Convenience, Information, and Incentives Improve Vaccine Confidence on University Campus

Pharmacist Melissa L. Hunter displays the vaccine administration kits used for the COVID-19 vaccine clinic during Freshmen Move-In Day at the University of Wyoming.

Access to reliable health care information is critical to the fight against COVID-19. “Often, something you read [online] doesn’t have references that you can verify or there is no way of knowing where it came from because anybody can post anything whether it’s true or not. Confirming the truth is important,” said Melissa L. Hunter, PharmD, director of the Drug Information Center at the University of Wyoming (UW) School of Pharmacy. She shares this message with students and community members alike.

Although UW’s outreach has helped combat misinformation, Hunter has found it challenging to ensure that people see the facts and not cherry pick certain things they had heard from social media. “I also tried to find out where people were getting their information, and then redirecting them a lot of times to the reliable sources,” said Hunter. “It’s so challenging because sometimes once someone has an idea in their head, it’s really hard to convince them that it’s not accurate.” Hunter encourages people to get information from sources that can be validated. She also believes that with enough education from reliable resources, most people will make the decision to get the vaccine.

Hunter has learned that making the vaccine convenient for people to get and leveraging incentives increases vaccination uptake. To encourage faculty, staff, and students on campus to get vaccinated, prize drawings were held once weekly. Another vaccine clinic was arranged to take place near a local downtown brewery and coffee shop, where people who got the COVID-19 vaccine could also get a free hot or cold brew and brat.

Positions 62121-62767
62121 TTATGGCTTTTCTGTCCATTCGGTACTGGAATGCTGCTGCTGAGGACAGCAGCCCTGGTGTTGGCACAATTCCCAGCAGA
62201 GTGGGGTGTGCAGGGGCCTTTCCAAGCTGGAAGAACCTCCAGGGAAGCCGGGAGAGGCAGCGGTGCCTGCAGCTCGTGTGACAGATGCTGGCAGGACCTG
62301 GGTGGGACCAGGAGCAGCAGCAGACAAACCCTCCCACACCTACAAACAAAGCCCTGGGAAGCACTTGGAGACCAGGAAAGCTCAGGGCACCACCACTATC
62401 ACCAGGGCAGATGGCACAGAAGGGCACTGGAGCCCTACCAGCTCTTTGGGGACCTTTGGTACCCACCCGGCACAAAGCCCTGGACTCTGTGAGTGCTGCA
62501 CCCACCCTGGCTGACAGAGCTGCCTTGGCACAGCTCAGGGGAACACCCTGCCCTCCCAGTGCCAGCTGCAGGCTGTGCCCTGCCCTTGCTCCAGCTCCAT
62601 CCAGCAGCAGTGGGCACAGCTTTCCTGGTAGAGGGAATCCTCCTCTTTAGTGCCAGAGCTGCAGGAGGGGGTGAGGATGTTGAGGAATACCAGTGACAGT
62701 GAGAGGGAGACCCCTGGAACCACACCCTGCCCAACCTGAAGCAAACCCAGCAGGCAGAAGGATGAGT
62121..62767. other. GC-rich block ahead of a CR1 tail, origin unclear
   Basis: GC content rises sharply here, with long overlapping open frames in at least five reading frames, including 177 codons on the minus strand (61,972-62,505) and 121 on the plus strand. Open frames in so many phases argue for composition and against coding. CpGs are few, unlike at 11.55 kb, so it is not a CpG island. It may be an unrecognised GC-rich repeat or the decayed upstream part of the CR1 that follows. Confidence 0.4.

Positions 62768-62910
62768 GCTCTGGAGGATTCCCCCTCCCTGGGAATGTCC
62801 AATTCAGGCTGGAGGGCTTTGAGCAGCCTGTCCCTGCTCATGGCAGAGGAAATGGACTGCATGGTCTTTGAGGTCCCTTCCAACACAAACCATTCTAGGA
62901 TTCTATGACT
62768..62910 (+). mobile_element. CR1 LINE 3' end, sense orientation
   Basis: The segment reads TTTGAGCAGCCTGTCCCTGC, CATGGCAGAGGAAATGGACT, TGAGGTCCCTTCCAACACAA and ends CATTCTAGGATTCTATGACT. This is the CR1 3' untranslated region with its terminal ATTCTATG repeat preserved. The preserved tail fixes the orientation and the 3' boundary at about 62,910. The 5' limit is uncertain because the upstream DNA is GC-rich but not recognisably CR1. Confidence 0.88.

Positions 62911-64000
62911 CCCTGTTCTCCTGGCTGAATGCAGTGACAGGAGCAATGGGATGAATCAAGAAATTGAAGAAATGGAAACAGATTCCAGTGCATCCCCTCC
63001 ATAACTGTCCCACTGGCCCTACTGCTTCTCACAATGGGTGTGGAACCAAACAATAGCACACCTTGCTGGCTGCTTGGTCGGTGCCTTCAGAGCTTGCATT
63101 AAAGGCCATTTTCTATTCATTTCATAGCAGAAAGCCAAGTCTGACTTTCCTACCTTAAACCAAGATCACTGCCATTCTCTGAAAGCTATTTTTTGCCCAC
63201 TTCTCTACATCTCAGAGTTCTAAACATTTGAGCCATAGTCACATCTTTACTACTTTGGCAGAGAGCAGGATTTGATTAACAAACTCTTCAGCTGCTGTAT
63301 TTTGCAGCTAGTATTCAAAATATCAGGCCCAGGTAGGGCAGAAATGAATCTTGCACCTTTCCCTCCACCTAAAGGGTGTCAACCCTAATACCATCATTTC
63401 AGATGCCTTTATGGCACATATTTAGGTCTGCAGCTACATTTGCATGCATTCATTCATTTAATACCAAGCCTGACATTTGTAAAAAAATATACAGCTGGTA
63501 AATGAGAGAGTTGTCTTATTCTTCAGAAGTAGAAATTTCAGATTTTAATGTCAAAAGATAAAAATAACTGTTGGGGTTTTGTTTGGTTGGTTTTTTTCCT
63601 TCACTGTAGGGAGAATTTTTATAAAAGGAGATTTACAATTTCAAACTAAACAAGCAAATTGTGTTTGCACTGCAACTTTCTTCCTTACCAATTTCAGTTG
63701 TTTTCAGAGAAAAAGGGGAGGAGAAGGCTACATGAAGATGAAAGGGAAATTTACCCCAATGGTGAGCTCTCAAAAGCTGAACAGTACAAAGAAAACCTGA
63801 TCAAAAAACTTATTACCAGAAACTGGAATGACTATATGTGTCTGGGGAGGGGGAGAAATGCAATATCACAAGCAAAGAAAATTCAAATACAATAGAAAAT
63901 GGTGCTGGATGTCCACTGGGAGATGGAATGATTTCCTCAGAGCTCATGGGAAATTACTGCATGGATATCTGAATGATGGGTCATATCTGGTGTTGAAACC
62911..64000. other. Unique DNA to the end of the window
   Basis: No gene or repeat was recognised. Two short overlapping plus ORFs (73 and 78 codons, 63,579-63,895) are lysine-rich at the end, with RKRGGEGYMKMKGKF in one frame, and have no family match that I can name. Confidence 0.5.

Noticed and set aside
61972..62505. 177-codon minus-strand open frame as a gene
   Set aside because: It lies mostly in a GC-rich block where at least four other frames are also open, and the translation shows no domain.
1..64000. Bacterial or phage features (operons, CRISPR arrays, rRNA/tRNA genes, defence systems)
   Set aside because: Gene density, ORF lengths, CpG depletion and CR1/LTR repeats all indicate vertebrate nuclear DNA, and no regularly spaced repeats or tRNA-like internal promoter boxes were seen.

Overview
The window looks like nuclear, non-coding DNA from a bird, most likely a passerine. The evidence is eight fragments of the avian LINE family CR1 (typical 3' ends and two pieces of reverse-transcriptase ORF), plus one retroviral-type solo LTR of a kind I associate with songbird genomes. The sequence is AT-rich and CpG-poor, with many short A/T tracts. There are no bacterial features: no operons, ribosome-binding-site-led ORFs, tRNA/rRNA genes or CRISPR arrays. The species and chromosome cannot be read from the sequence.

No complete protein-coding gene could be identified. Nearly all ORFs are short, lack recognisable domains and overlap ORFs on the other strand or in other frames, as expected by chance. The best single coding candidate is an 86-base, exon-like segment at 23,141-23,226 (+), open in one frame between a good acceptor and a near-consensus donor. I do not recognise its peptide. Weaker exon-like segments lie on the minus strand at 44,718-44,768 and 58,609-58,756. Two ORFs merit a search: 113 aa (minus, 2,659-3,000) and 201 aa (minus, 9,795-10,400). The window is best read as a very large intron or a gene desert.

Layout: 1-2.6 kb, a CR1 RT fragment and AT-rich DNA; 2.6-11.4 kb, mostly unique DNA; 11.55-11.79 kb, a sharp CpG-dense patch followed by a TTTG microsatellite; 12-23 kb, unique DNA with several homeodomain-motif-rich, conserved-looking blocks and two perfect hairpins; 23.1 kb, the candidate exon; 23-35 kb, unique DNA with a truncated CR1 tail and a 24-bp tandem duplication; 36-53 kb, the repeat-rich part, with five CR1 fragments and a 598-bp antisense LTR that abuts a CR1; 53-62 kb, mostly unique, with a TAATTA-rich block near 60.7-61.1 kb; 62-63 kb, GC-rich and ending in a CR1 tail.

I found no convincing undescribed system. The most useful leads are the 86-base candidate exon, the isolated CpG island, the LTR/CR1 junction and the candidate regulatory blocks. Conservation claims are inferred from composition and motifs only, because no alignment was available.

Prior to vaccinating community members, UW reached out to faculty, staff, and students to encourage COVID-19 vaccine uptake. Funding received from the Coronavirus Aid, Relief, and Economic Security Act—more commonly known as the CARES Act—paid for the UW Mountain View Medical Park practice to vaccinate 180 people daily in that facility’s individual rooms. Vaccination clinics were also set up in an old armory building, where nearly 1,300 people were vaccinated in one day. Since faculty and students coming back to campus needed to be tested for COVID-19, they were offered the convenience of getting vaccinated on various occasions such as Freshmen Move-In Day.

UW took extra steps to reach out to the community about upcoming clinics and educate people about all aspects of COVID-19 and the vaccine. “We have a website that is completely dedicated to the vaccine, to COVID-19 cases, and to anything COVID-19–related. We also have a call center available, an email that people can send questions to, radio advertisements, mailers, and UW list serves. We leverage any way that people can get information,” said Hunter.

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The ability to provide vaccine access to the community was due to a dedicated team of volunteers who joined together, sometimes at a moment’s notice, to make it all happen. “We really had a well-oiled machine. And I think it worked well for us because we started small early in the vaccine efforts,” said Hunter. “Since we weren’t allocated a lot of vaccines and initially had a small space for the vaccine clinics, we were able to get our process nailed down before we started ramping it up. By the time we got to the bigger numbers, it flowed really well.”

UW has also deployed faculty and students as “strike teams” to assist with vaccination administration where needs arise outside the local community. “We’ve even gone to Cheyenne to help out a couple of their big clinics,” said Hunter.

To date, Hunter’s efforts through UW have led to about 12,000 doses given to students, faculty, staff, and community members to help the fight against COVID-19.

Learn more about Addressing COVID-19 Vaccine Myths and improving vaccine confidence.